Gerard Brown: One of my plays was running in Los Angeles. From that, I got a West Coast agent. She called me and said, “I saw your play and I would like to represent you. Would you sign with me? Send me everything you’ve ever written.” And I sent her everything including Juice. David Heyman—who has since went on to do the Harry Potter movies—Neal Moritz and Peter Frankfurt, they had an inner city script that needed a rewrite to produce. But they read Juice and called her back and said, “Listen, we don’t want to do that other project…we want to do Juice.”
Peter Frankfurt: David Heyman and I go way back. We were always looking for something to do, so we were thinking it would be cool to remake The Warriors…just something urban, stylized and that had great music in it. We were talking [about this] in 1990. So we got this script written by Gerard and Ernest, and David thought it was great.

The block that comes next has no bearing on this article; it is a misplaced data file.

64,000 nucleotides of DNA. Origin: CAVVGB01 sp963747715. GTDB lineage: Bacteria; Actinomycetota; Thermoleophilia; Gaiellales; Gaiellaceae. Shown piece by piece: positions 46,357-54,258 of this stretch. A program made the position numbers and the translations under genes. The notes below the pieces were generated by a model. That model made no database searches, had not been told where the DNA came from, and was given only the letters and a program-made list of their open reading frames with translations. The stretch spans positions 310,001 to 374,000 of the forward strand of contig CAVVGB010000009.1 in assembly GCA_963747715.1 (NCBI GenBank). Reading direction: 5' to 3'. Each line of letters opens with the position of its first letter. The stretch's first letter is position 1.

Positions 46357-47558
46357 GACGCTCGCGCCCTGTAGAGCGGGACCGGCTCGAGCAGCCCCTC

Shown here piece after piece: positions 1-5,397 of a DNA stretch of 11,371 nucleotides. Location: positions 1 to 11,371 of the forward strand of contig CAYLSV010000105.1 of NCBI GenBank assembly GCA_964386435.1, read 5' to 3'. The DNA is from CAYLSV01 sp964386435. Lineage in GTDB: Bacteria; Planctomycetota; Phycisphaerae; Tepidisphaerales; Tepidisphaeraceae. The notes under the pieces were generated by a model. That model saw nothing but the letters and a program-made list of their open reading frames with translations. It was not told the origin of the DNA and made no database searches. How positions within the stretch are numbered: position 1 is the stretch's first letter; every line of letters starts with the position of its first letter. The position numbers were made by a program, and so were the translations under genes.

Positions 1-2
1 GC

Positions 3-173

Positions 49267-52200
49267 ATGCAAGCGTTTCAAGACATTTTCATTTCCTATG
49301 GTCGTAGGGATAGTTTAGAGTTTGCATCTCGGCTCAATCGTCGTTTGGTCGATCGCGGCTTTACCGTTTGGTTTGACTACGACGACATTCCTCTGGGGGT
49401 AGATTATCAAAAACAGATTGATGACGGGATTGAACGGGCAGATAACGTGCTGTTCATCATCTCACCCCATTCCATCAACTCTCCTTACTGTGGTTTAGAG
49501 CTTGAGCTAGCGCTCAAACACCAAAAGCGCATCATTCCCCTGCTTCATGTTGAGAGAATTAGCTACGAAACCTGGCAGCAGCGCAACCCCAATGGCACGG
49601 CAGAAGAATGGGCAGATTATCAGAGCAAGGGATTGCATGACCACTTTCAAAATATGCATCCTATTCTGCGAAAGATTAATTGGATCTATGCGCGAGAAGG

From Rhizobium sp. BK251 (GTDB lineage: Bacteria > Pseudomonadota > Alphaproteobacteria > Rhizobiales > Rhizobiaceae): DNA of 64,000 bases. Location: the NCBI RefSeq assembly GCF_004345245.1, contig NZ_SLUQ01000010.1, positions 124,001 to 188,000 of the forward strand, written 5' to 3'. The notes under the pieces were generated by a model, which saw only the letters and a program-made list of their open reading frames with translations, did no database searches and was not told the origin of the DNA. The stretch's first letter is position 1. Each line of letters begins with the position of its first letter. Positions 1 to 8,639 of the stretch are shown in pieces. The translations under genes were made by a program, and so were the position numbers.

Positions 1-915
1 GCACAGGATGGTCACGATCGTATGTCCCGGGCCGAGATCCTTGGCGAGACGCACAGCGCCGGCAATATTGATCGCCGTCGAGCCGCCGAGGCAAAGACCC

Ernest Dickerson: Richard Donner’s company wanted to buy Juice. They gave us a list of directors and it was three pages with my name at the very bottom of the last page. We started getting notes like, “Well, you need to think about hiring some of the kids that are on television. I remember one of the names they suggested was Malcolm Jamal Warner, who I loved, but this wasn’t the right project for him.
Gerard Brown: We wanted a rapper to play Bishop. In fact we wanted Q, Steel and Raheem to [all] be played by rappers. So we brought in 30 or 40 rappers. And the only rapper that could act was Tupac.